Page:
RAZ: Oh, sorry. Well, as I was about to say, you have to dry these seeds and then roast them and then grind them up into a paste. And that's what produces cocoa.

THOMAS: Oh, so that's how it works. OK, so then what happens?

RAZ: Well, what you get is a paste that still needs other ingredients to make it taste like the chocolate you and I love to eat, so ingredients like sugar and milk and cocoa butter, which is a type of fat that you get from roasting and grinding down the cocoa beans.

THOMAS: Oh, well, now that we have the recipe, let's make ourselves some chocolate.

RAZ: Well...

THOMAS: Wait a minute. You said the purpose of this field trip was for a scientific investigation.

RAZ: Oh, it is, Mindy, and it has to do with memory.

THOMAS: Wait. I forgot what you just said.

RAZ: It has to do with memory.

THOMAS: Wait. I just forgot again. You were saying?

RAZ: Mindy, as we humans grow older, our memories become less reliable. We tend to forget things like where we left our keys or the names of the people we meet.

THOMAS: Or that time I forgot to tell you that Memmott (ph), our neighborhood skunk, was using your toilet, and you walked in and freaked out.

RAZ: Yeah. So you get the picture here, right?

THOMAS: Yeah. We humans, especially as we get older, have a harder time remembering all of the little details in our lives. But what I want to know is what any of this has to do with chocolate. Why did we have to come all the way to Colombia to investigate memory?

RAZ: Well, Mindy, what if I told you that a naturally occurring chemical in chocolate can actually help improve your memory?

THOMAS: What? I knew it. I knew it all along. Boys, bring in the Butterfingers.


RAZ: Mindy...

THOMAS: All right, move forward a little. All right, now back it up, back it up. A little further. Yup, there - right there. Stop. Stop. Stop.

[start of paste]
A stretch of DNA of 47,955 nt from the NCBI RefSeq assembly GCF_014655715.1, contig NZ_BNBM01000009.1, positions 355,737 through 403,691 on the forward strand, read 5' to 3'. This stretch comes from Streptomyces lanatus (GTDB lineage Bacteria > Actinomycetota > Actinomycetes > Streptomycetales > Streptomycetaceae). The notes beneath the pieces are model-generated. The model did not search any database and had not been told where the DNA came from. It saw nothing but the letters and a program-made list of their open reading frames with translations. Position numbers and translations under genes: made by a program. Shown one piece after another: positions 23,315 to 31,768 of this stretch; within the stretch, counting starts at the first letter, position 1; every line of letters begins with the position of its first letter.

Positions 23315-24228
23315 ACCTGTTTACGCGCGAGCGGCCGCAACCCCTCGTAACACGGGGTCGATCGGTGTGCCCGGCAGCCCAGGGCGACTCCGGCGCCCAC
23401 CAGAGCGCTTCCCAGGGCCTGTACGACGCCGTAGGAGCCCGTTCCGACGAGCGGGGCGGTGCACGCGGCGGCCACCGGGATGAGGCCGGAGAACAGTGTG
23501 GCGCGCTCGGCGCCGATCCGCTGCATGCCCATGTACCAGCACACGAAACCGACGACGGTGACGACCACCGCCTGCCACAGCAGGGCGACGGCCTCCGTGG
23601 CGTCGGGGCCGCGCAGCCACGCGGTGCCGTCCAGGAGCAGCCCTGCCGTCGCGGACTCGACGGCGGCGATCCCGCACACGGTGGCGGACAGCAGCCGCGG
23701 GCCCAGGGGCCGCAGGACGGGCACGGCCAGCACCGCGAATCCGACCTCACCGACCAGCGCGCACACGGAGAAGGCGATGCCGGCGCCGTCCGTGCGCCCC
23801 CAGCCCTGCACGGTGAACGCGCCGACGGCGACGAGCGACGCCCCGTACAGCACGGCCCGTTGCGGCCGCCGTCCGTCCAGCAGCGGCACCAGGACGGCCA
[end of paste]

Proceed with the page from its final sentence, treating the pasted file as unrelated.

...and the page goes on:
RAZ: Mindy, where did this chocolate delivery truck come from? And who are these guys?

THOMAS: Oh, this is my chocolate posse. I like to keep them close by especially for occasions like this.

RAZ: Well, that type of chocolate won't actually do much good. And besides, all that sugar, you know.

THOMAS: Yeah, yeah, not good for you. I know, Guy Raz. But you said chocolate could actually improve my memory, and I just remembered that I traveled with a truck load of chocolate bars.

RAZ: Well, it is true that some types of chocolate will help with memory, but it has to have high levels of that natural chemical I mentioned.

THOMAS: Well, I'm pretty sure these chocolate bars are chock-full of chemicals.

RAZ: Well...

THOMAS: You get it - choc-full (ph) of chemicals?

RAZ: Well, but not the right chemicals. The ones I'm talking about are called flavonoids, and it's a chemical that is found naturally in the cocoa bean, so generally, in things like cocoa nibs, which are crushed and roasted pieces of cocoa beans and also in things like dark chocolate.

THOMAS: OK, so how does it help your memory?

RAZ: Well, a team of scientists from the University of L'Aquila in Italy studied the effects of flavonoids on memory. And they found that if you regularly eat or drink dark chocolate drinks, they can actually help older people, especially grandparents, with their memories.

THOMAS: Wow. So how does that work?

RAZ: Well, flavonoids that are concentrated in some types of dark chocolate - so chocolate that isn't mixed with too much stuff, like sugar and milk - can actually cause more blood in your body to go to your brain.

THOMAS: And more blood to your brain means more oxygen to your brain, too.

RAZ: Exactly. And flavonoids are found in several other foods, like blueberries and parsley and black tea and, of course...

THOMAS: Chocolate.

RAZ: And so the scientists in Italy found that eating lots of flavonoids can boost the blood to a part of the brain called the dentate gyrus. It's in the hippocampus, which is hidden deep inside our brains.

THOMAS: What's so important about the dentate gyrus?